A real Japanese Samurai from 1866

Kane Khanh | History
May 18, 2024

The Last Samurai true story adds a lot of context to the Tom Cruise period drama. The movie chronicles a real-life Japanese rebellion from the 19th century but fictionalizes several historical events and people. The Edward Zwick drama received four Oscar nominations upon its 2003 release and has sparked debates over the years about its subject matter and White Savior narrative. So, how much of the story is real, and how much of the true story was changed for The Last Samurai?

Photo of a Samurai, circa 1866, by Felice Beato. A year or two after this photograph was taken, the Samurai were abolished. | 侍 写真, 侍, 歴史的な写真

The Last Samurai stars Tom Cruise as Nathan Algren, a member of the U.S. Army’s 7th Cavalry Regiment who served during the American Indian Wars. Algren is recruited to train the Japanese Imperial Army to fight against the samurai rebellion, led by Lord Katsumoto Moritsugu (Ken Watanabe). The two develop respect and admiration for each other as Algren learns the ways of the samurai and joins Moritsugu’s forces in their final battle. However, the reality of The Last Samurai true story is complicated.

Samurai - Wikiwand

The Last Samurai’s Katsumoto Moritsugu is based on the iconic Japanese samurai Saigō Takamori. In real life, Saigō initially led the Imperial forces and won the four-day Battle of Toba–Fushimi in January 1868. By 1877, he sided with rebel forces and fought in what’s now known as the Satsuma Rebellion. Saigō was defeated and killed at the Battle of Shiroyama, which is the inspiration for the final extended battle sequence in The Last Samurai (and thus part of the true story).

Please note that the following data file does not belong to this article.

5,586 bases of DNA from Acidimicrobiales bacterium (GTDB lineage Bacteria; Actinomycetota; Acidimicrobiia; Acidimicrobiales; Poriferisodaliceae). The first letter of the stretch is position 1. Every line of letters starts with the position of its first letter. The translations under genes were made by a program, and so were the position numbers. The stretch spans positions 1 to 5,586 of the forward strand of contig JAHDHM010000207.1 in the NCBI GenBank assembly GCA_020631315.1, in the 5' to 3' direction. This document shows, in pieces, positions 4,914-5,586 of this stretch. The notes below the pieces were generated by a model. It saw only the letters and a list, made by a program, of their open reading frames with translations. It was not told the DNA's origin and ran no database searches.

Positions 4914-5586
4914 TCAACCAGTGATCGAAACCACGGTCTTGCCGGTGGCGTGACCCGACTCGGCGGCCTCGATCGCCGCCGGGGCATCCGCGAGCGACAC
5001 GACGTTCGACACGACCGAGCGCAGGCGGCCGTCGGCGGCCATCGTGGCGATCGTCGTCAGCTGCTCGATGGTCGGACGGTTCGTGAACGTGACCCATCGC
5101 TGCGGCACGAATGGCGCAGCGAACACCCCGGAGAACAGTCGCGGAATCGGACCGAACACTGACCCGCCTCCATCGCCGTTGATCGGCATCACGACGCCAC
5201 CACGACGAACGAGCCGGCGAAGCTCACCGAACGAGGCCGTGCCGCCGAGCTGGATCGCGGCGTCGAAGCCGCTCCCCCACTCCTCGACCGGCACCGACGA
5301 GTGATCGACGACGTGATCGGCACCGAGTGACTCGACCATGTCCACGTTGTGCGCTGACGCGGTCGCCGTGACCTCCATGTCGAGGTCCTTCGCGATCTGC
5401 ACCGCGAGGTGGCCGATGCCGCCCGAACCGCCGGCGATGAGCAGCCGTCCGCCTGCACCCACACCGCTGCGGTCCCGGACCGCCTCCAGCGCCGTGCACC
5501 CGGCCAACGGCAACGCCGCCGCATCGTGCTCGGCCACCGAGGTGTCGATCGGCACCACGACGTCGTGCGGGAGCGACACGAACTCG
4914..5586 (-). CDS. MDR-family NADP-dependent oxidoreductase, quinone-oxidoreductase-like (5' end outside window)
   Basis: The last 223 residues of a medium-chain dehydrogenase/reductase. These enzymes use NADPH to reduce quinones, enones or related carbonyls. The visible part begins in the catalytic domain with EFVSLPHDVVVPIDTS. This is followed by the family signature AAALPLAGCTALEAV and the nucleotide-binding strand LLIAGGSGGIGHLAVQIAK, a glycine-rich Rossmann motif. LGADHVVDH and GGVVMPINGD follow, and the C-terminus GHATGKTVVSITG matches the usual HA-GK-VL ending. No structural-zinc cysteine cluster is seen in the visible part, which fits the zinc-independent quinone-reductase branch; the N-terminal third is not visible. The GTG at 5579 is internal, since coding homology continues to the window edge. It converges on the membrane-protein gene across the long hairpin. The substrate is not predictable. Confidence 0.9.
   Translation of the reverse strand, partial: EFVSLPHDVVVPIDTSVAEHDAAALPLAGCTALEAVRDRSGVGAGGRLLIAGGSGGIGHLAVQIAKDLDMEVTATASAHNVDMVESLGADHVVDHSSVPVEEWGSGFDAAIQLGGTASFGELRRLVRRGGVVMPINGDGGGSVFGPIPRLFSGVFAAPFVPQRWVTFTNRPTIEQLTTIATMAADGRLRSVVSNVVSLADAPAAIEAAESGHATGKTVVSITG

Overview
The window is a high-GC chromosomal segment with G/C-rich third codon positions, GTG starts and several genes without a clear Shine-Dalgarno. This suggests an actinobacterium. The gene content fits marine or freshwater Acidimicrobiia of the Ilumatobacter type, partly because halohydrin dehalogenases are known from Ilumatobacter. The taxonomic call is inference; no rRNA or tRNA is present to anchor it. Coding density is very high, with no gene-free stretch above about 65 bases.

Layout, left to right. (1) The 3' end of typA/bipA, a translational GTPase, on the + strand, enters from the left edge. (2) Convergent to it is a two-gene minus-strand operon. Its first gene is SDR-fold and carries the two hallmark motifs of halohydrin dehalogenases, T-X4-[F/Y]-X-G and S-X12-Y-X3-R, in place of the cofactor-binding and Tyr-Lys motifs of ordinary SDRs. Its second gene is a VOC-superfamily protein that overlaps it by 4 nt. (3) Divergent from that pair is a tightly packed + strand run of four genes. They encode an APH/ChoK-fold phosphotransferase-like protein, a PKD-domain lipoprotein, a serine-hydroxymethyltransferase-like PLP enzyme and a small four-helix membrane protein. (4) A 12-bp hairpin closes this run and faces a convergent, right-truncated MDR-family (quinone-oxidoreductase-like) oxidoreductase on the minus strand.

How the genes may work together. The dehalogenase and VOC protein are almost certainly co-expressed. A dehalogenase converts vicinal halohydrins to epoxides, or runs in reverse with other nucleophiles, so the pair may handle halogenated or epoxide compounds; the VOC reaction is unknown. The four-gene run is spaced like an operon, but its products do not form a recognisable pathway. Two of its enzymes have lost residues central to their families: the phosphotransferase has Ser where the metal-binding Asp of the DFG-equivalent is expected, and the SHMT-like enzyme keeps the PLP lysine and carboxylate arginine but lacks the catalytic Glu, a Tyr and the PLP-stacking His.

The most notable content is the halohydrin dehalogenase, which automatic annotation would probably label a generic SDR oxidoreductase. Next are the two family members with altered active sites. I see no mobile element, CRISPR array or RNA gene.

Tom Cruise’s character inThe Last Samurai isn’t based on the true story of an American soldier but is inspired by the real history of a French Army officer named Jules Brunet. In 1866, Brunet was sent to Japan to train military forces and ultimately fought in the Boshin War after refusing orders to return home. In 1867, military dictator Tokugawa Yoshinobu resigned, leading to the end of a Shogun-centric world in Japan and spurring the Meiji Restoration under the 14-year-old Emperor Meiji.

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The character’s real-life inspiration, Brunet, served during the Second Franco-Mexican War.

Whereas The Last Samurai’s Algren previously participated in both the American Civil War and the American Indian Wars, the character’s real-life inspiration, Brunet, served during the Second Franco-Mexican War. He later achieved the rank Général de Division and served France until 1899.

Is The Last Samurai Real At All? True Story Explained